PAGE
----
Explosion of vibrant life

Rest your heavy head

Strong breeze

A few nights ago, a strong breeze blew through. It was pushing out a cool, soggy day and ushering in a warm, sunny evening. As I stood in the orchard watching the leaves wave and the branches bend, I couldn’t help myself from wondering what else it might be ushering in or out. It felt capable of the strong magic that could blow in Mary Poppins or transform the Kansas of our present times to the OZ of the near future. As I felt the wind on my face and in my hair, I daydreamed and wondered.

Is this the sudden shift of energy that will usher in harmony and balance?

Could the Earth help blow away the ills of our society and blow in its health?

Was there someone nearby experiencing a significant shift of perception or life circumstance?

Standing in that wind, I was reminded of the breeze that blew the day before my youngest son was born. There was no doubt in my mind that that wind was ushering in new life. The convergence of energy and air outside had something to do with the life-force that was in my body preparing to make an entrance into the world. As contractions were slowly growing, I walked aimlessly through the neighborhood. The cool air on my cheeks and swirling dandelion seeds were reassuring mirrors to the powerful energy that was building in me. The intensity of the wind and the alternating dark clouds and bright blue sky held both dark and light, ferocity and safety. As I observed the interplay of these external forces, I was acutely aware that they were also at play inside my body. Moreover, they had a life of their own.

As I walked, I remembered the words of comfort and encouragement that my friend, Su, had spoken to me when I was in early labor with my first child. I had called her in a panic, certain that I could not go through with this birth process. The intense emotions and intense contractions were too scary, too painful. “I can’t do it,” I told her. She listened patiently and then assured me that not only could I do it, but also “the only way out is to go through to the other side.” She was right, of course. I could do this: I was born for this. Emerging on the other side, I joined a long, proud lineage of startled first time mothers when my son entered the world.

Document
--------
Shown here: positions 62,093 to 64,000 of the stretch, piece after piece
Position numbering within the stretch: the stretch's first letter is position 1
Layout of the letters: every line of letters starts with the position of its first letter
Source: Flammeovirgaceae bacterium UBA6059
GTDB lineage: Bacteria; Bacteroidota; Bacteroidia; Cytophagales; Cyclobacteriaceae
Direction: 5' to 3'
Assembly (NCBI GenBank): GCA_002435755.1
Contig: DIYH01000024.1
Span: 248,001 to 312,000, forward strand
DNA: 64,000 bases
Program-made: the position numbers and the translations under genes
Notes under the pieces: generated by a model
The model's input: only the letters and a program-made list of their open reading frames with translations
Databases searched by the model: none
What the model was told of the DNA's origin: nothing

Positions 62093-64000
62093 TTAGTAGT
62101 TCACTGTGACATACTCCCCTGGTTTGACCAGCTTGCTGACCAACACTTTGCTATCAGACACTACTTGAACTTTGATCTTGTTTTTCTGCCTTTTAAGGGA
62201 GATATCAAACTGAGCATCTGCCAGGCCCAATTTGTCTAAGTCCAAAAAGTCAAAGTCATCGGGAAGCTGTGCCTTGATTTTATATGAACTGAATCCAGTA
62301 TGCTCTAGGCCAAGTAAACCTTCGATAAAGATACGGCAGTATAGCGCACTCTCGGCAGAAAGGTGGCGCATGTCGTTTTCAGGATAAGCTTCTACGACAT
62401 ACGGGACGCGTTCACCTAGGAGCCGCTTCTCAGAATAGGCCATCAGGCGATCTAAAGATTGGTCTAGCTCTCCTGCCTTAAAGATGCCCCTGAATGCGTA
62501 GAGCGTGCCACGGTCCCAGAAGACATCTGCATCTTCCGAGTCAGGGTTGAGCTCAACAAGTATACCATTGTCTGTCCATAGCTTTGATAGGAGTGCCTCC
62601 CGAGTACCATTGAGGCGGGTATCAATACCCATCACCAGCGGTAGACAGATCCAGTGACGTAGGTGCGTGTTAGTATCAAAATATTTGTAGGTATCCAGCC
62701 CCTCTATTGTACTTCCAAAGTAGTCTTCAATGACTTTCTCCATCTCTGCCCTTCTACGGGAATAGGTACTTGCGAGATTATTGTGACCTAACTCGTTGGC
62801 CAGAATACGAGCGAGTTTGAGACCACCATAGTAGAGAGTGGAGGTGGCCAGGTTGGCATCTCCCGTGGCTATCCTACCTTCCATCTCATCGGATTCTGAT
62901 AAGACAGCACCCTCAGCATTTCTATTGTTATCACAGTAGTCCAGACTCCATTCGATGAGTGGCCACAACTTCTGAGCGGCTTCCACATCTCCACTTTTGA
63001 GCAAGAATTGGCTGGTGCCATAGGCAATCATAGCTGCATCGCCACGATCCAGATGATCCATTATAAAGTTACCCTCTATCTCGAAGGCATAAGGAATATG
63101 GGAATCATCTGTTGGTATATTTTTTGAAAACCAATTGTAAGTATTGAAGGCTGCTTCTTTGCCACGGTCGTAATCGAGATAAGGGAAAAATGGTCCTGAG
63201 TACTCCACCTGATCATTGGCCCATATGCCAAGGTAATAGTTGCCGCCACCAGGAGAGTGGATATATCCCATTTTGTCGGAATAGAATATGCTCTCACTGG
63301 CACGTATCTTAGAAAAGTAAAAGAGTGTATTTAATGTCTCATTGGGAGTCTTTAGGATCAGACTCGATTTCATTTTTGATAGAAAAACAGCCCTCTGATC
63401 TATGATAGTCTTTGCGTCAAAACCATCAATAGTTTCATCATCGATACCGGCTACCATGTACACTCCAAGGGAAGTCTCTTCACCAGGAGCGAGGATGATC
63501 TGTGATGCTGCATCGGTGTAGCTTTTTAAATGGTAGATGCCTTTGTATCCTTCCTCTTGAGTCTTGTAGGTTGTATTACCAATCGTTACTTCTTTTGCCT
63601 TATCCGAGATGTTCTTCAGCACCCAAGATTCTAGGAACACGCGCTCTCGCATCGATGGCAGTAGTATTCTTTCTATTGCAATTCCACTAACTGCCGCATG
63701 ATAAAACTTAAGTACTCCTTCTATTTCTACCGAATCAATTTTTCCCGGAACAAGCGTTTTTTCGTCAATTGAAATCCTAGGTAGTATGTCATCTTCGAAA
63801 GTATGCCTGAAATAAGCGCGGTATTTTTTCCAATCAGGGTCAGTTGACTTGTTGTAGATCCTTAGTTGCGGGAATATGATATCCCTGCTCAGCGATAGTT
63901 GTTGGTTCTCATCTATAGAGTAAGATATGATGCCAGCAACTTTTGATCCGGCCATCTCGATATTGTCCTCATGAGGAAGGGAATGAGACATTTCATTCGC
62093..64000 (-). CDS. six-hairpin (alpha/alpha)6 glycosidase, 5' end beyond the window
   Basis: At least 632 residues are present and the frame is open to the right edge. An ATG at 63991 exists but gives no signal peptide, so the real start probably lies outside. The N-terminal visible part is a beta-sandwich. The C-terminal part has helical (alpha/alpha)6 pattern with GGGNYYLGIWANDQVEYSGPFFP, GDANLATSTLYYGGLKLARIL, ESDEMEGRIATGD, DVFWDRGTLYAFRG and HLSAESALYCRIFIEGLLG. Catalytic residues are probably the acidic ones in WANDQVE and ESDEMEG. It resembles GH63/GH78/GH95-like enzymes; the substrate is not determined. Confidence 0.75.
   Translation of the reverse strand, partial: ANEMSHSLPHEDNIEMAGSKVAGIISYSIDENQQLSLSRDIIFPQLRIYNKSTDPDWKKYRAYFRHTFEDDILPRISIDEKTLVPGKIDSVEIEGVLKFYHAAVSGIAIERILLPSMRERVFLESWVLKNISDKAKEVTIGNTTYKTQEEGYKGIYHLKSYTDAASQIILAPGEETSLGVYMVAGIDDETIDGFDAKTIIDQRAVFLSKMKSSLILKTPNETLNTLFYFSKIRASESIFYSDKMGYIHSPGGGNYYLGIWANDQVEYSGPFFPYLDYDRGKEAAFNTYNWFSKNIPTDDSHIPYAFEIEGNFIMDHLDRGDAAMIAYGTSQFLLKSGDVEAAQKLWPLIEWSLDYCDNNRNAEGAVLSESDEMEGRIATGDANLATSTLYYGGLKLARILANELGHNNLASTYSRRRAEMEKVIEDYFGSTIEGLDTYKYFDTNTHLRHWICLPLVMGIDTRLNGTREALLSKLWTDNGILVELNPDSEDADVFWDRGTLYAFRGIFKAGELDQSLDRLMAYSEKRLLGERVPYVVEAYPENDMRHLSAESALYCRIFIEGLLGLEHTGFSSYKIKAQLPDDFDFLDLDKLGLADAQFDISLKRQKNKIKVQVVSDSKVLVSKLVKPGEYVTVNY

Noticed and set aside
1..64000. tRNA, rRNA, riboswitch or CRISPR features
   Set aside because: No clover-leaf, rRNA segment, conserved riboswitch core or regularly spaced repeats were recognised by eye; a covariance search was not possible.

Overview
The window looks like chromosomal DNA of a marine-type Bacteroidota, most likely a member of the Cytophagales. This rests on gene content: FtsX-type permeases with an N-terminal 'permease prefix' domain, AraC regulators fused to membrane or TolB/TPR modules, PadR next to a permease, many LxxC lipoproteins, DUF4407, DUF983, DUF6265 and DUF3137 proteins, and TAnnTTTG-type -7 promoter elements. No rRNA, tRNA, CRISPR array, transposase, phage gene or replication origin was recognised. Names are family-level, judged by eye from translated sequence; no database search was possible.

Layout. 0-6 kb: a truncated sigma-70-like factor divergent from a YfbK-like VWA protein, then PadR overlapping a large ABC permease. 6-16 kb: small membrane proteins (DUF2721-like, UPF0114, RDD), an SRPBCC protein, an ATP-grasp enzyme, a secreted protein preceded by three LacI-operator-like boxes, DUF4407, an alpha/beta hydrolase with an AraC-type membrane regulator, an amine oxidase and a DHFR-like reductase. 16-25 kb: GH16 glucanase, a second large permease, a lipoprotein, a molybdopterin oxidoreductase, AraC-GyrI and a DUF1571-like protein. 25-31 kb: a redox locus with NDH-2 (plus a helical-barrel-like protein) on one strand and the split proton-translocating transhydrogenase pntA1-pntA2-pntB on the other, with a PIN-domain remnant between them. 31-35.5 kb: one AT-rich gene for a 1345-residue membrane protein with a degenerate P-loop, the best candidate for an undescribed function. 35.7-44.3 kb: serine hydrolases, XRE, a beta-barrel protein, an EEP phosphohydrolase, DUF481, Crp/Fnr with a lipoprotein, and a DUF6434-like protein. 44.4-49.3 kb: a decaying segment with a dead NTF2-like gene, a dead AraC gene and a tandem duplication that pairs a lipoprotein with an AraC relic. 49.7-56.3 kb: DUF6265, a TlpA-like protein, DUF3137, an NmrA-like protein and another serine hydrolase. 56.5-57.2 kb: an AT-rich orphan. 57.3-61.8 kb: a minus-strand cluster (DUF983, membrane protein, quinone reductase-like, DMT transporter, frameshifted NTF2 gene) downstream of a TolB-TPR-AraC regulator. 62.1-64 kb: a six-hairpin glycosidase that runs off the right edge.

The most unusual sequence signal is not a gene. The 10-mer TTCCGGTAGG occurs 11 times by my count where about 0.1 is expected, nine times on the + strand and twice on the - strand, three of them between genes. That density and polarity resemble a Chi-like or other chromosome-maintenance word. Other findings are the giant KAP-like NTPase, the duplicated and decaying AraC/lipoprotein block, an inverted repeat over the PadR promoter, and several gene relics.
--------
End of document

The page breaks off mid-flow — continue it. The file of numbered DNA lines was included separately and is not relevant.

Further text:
Two years later, remembering her wise words and reveling in the wind energy around me, my sense of individual autonomy disappeared and was replaced by the sense of being held by this collective lineage. I surrendered myself to the labor and power of the birthing process, trusting in the ancient, inherited wisdom carried in my female body. In the face of this powerful, shifting life-force energy, acceptance and openness were my only possible responses. The next morning, as the wind subsided and the sun began to rise, my son was born, carrying the strength of that wind that blew him in. We welcomed him with love.

The wind blew strong yesterday as the city of Portland, Maine prepared to meet the needs of hundreds of asylum seekers being transferred here from the Texas border. Most of them have been traveling towards safety for many months. The new arrivals have overwhelmed the city’s established shelter system in the last few days so the city has established an emergency shelter in the expo center. They are preparing to offer safe temporary housing and food for up to 350 individuals in the next week. As a whole, the community has responded quickly and generously to welcome the new arrivals. When I first read reports, it made me proud to be a Mainer. Reading on, it surprised me to read disparaging comments about the generosity. Panicky voices of fear responded to requests for assistance — “I can’t”, “I won’t”, and “it’s not my responsibility”. People are grasping to the illusion of their control and separation even as cooperative action unfolds around them. I wish I could offer them the same assurance, comfort, and confidence that Su offered me many years ago. The only way out of this is to go through to the other side. That means that it isn’t possible to opt out. There is new life being born, not just for the asylum seekers but for all of us. Humans are social creatures. We are meant to step in close with one another. In fact, we were born for this.

In Sacred Instructions, Sherri Mitchell has described these evolutionary times as “the long, dark birth canal, and the Great Mother is in the throes of her laboring pain”.(p. 26) The analogy describes perfectly the squeeze, fear, and promise of these times. There is a strong wind of change blowing. We respond by alternating between contraction and expansion, generating ever greater energy. When we give ourselves to the possibility and promise inherent in this process, joining the light and energy within us to the shifting energy around us, we contribute to the emergence. On the other side of the long, dark birth canal is a new life, full of love, possibility and an energy of its own. On the other side of the dark, blustery night is a sunny, nurturing day. Shadow and light will always interplay, but we can choose to give our energy to the light. When we do, we may just find that the Mary Poppins magic has been here all along in the strong breezes, gentle wind, and still skies. It is here in our hearts.

May we greet each other with openness and acceptance.

May we welcome new life with love.

May the strong winds around us and within us usher in new life and possibility.

May we remember that we were born for this.